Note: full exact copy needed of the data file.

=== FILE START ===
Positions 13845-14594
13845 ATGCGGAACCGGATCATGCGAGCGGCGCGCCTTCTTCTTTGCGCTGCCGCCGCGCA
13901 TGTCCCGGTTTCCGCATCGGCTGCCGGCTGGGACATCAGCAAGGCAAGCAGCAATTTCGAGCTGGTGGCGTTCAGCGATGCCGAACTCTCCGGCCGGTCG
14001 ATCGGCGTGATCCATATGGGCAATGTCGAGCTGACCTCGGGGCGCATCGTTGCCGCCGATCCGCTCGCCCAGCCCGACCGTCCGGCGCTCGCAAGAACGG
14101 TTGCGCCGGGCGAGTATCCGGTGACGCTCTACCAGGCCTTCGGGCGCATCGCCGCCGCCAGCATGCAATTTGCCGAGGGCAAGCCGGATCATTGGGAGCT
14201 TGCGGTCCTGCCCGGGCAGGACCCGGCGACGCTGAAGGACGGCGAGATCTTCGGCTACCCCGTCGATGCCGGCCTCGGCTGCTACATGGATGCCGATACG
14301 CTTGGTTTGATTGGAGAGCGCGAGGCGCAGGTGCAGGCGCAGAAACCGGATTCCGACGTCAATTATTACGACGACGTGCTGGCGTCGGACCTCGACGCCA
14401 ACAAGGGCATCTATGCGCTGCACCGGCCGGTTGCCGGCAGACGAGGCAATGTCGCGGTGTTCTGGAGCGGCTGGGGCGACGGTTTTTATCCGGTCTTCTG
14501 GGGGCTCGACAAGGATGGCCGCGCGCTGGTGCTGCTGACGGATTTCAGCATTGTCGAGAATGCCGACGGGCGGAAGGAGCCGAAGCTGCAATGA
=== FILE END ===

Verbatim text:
Positions 13845-14594
13845 ATGCGGAACCGGATCATGCGAGCGGCGCGCCTTCTTCTTTGCGCTGCCGCCGCGCA
13901 TGTCCCGGTTTCCGCATCGGCTGCCGGCTGGGACATCAGCAAGGCAAGCAGCAATTTCGAGCTGGTGGCGTTCAGCGATGCCGAACTCTCCGGCCGGTCG
14001 ATCGGCGTGATCCATATGGGCAATGTCGAGCTGACCTCGGGGCGCATCGTTGCCGCCGATCCGCTCGCCCAGCCCGACCGTCCGGCGCTCGCAAGAACGG
14101 TTGCGCCGGGCGAGTATCCGGTGACGCTCTACCAGGCCTTCGGGCGCATCGCCGCCGCCAGCATGCAATTTGCCGAGGGCAAGCCGGATCATTGGGAGCT
14201 TGCGGTCCTGCCCGGGCAGGACCCGGCGACGCTGAAGGACGGCGAGATCTTCGGCTACCCCGTCGATGCCGGCCTCGGCTGCTACATGGATGCCGATACG
14301 CTTGGTTTGATTGGAGAGCGCGAGGCGCAGGTGCAGGCGCAGAAACCGGATTCCGACGTCAATTATTACGACGACGTGCTGGCGTCGGACCTCGACGCCA
14401 ACAAGGGCATCTATGCGCTGCACCGGCCGGTTGCCGGCAGACGAGGCAATGTCGCGGTGTTCTGGAGCGGCTGGGGCGACGGTTTTTATCCGGTCTTCTG
14501 GGGGCTCGACAAGGATGGCCGCGCGCTGGTGCTGCTGACGGATTTCAGCATTGTCGAGAATGCCGACGGGCGGAAGGAGCCGAAGCTGCAATGA